Project cash going out. If you are to make no changes, what are your expenses in the month the cash is going out? Look at keeping all your staff, paying your rent in full, payroll taxes, utilities, commissions, shipping, postage, etc. Subtract your monthly expenses from your estimated revenue. See what your shortfall is each month. If you have a shortfall of $10,000 every month and you have access to $30,000 in cash, then you’ve got three months of runway. That’s your worst case scenario. Now for the important part — let’s improve upon that. What are the two main categories of improvement? Increase or speed up cash in. Or decrease or slow cash out.
Explore alternative sources for cash. As an example, find out how much money you can get from the SBA (Small Business Administration). The SBA is guaranteeing loans for companies and if you can keep your employees, it turns into a grant (which means you don’t have to pay it back). Make that adjustment of cash in the column of whatever month you can safely assume you’ll receive it. Can you liquidate any of your inventory? If you don’t have enough sales to use up your existing inventory (goods on hand or in your warehouse), then see if you can sell them for a “closeout” price — which usually means for ten cents to fifty cents on the dollar. If you are making a gadget that costs you $1.00, you will sell it for 50 cents. There are closeout companies in your industry. I guarantee it. Google it. Ask friendly competitors.They are out there. You’ll book a loss, but we’re concerned with cash here, not losses.
Cut or slow down cash out. If you can slow down your payables (people you owe money to), or negotiate longer terms, or a lesser interest rate to your bank if you owe money, or deferred rent, or reduced shipping costs or wherever you can save money — do it and don’t wait. Like my friend, if all your sales are now online, then look at your server costs (believe it or not there can be a huge difference), drill down on your shipping costs, (pit Fedex against UPS or USPS), that’s a simple one and can be easily delegated. How can you save money on packaging? Boxes? Labels? If it’s a food company, it may be less expensive to overnight your items than pay for dry ice. Just be creative. Think outside the shipping box.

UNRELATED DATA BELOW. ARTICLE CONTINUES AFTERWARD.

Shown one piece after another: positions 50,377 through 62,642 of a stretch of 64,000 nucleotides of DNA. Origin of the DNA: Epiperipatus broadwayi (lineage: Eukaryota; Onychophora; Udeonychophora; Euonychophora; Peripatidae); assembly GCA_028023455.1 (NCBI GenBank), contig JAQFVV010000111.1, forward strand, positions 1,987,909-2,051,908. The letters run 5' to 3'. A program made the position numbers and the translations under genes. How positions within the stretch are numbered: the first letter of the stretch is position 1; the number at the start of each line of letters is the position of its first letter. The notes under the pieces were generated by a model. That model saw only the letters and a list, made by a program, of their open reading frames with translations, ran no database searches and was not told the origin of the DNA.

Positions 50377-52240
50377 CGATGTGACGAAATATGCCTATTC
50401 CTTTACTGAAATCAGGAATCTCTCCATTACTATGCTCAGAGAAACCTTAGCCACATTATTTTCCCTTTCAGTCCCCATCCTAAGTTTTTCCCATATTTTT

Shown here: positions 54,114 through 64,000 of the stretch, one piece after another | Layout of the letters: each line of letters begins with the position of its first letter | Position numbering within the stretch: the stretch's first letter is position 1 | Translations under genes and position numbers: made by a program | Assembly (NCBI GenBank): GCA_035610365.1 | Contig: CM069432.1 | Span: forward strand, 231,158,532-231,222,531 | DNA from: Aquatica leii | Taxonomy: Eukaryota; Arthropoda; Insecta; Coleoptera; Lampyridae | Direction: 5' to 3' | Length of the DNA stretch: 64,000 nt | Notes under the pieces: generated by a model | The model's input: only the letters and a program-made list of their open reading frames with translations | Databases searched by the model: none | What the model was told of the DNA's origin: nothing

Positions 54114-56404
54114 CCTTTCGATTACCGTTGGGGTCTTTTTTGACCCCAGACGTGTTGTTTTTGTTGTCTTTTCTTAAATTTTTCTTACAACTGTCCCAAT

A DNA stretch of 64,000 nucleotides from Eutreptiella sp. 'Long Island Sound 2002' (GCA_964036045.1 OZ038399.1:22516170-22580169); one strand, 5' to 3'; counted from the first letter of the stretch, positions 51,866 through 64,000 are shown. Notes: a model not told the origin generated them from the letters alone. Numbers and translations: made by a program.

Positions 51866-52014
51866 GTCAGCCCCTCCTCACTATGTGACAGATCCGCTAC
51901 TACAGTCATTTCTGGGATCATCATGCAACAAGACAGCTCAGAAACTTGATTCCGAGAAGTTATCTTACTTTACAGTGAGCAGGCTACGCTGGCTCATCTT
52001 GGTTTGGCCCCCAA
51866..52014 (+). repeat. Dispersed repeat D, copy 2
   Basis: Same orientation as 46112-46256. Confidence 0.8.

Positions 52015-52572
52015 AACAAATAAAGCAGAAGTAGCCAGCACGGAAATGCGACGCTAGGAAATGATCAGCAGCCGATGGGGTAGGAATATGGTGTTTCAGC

Weed out lower profit margin products or services. Look at your product mix. You should know how much gross profit you are making on each product/product line. Gross profit is the sales price of a product or service less what it costs to produce or provide it. If it’s less than 30% of sales, consider dropping it. As an example, if your main product is pizza, but you supplement that by salads and wings and you make a 30% gross profit margin on wings, and only 20% on salads, then consider dropping salads from your line. It pains me to say this because I’m a vegetarian, but I’m not really your customer, am I? Trust me, there are still plenty of people that buy pizzas. If you don’t know your profit margins for each of your products, hire a good bookkeeper. I can recommend one. Or ask your accountant to help you (for a deferred payment or perhaps even barter). Free pizzas for life! Pun intended. Yes, don’t lose your sense of humor, not now as you may need some levity to balance the balance sheet of stress.